Industrial designer David Irwin has re-imaged the ordinarily utilitarian and tacky folding chair as an elegant, contemporary wooden version as part of the Tools for Everyday Life.
Folding chairs are more often than not kept in the closet, taking up minimal space, waiting to be brought out for when more guests than usual will be attending. The Kiddie Table, the Super Bowl, a Baby Shower, or Dinner Party are common events for which you reach for those extra chairs – usually a cold powder coated metal, acrylic or worse, upholstered with a ‘pleather’ seat. There are wooden folding chairs out there, but most are clunky, ugly, dated-looking options. Just Google the term ‘wooden folding chairs’ and you’ll see what I mean.
Industrial Designer David Irwin will present this beautiful new interpretation of the classic wooden folding chair as part of the award-winning “Tools for Everyday Life” project at this month’s International Contemporary Furniture Fair (ICFF) in New York City. His re-imagining of the wooden folding chair gives a modern update to a concept that dates back to the ancient worlds, imbuing it with a resounding sense of quality and aesthetic appeal.
The elegant design features a smooth sweeping transition from the turned oak legs into the formed backrest, which also doubles as the mount for the pivot from where the back leg rotates. The seat and back are formed from layered birch ply with an oak veneer with an oiled finish and stainless steel fixings.
The fixings contained on the underside of the chair slide along the grooves within the back legs to present a graceful silhouette with clean flowing lines, which looks as good folded away for storage as it does when open and in use.
Inspired by the constantly adapting nature of modern workshops this lightweight chair is both easy to collapse and move around, and can be stored in condensed stacks that occupy minimal space. Suitable for both domestic and contract use, the solid oak frame is robust enough for use in meeting, conference and waiting rooms.
About David Irwin:
Born in N.Ireland in 1986, David Irwin graduated in Three Dimensional Design at Northumbria University in 2007. He completed a fellowship on the Designers in Residence program at Northumbria’s School of Design in 2010 and subsequently went on to establish his own Industrial Design Studio in 2011. Focused on material exploration, David Irwin works for leading manufacturers and design-led companies such as Habitat, Deadgood and Juniper within the realm of contemporary furniture, product and lighting design. His designs combine strong conceptual thinking with a fundamental usefulness, resulting in simple, innovative and refined solutions to aid our daily lives.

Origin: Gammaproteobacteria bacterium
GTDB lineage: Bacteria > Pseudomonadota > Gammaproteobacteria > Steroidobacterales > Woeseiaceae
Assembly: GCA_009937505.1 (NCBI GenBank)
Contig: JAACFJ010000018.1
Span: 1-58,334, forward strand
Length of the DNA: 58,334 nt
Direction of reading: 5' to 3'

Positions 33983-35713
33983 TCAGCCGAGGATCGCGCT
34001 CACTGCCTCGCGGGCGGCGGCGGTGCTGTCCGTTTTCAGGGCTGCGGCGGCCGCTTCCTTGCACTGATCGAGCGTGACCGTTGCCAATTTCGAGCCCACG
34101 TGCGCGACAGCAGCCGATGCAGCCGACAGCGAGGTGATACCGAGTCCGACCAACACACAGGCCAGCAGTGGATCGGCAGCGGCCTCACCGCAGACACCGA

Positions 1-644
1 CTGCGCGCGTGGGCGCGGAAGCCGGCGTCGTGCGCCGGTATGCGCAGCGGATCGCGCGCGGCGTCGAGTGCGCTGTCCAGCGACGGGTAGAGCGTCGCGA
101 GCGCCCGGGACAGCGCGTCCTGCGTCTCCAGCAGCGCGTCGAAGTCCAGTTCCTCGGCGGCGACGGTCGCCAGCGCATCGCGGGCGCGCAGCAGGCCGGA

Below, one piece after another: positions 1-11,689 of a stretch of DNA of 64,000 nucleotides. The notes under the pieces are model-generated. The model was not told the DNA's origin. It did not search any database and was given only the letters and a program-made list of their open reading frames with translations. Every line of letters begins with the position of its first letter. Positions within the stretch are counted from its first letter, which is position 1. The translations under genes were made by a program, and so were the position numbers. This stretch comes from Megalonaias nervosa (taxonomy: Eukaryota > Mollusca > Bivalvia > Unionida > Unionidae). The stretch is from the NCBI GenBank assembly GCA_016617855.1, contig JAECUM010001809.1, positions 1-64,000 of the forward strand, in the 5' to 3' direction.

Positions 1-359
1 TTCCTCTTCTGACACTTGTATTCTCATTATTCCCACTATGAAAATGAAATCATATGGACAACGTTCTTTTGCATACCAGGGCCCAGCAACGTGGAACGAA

Tools for Everyday Life
A former graduate and current lecturer at Northumbria University’s School of Design, David has been involved with the Tools for everyday Life project since it’s inception. The products and furniture in the “Tools for Everyday Life” collection engage a utilitarian design language, a craftsman’s understanding of materials and are inspired by how well designed ‘tools’ connect users with a task. The project is an on-going initiative to investigate the role and relevancy of materials and processes in the design of functional products. The latest products in the collection address the functions of the office environment. All the designers involved in the project are staff, designers in residence and graduates from the BA(hons) Three Dimensional Design program at the School of Design, Northumbria University, Newcastle upon Tyne, UK.
“Tools for Everyday Life” by Northumbria University
Booth 2314, International Contemporary Furniture Fair (ICFF)
16-19 May 2015, Jacob Javits Center 11th Ave at 38th St, New York City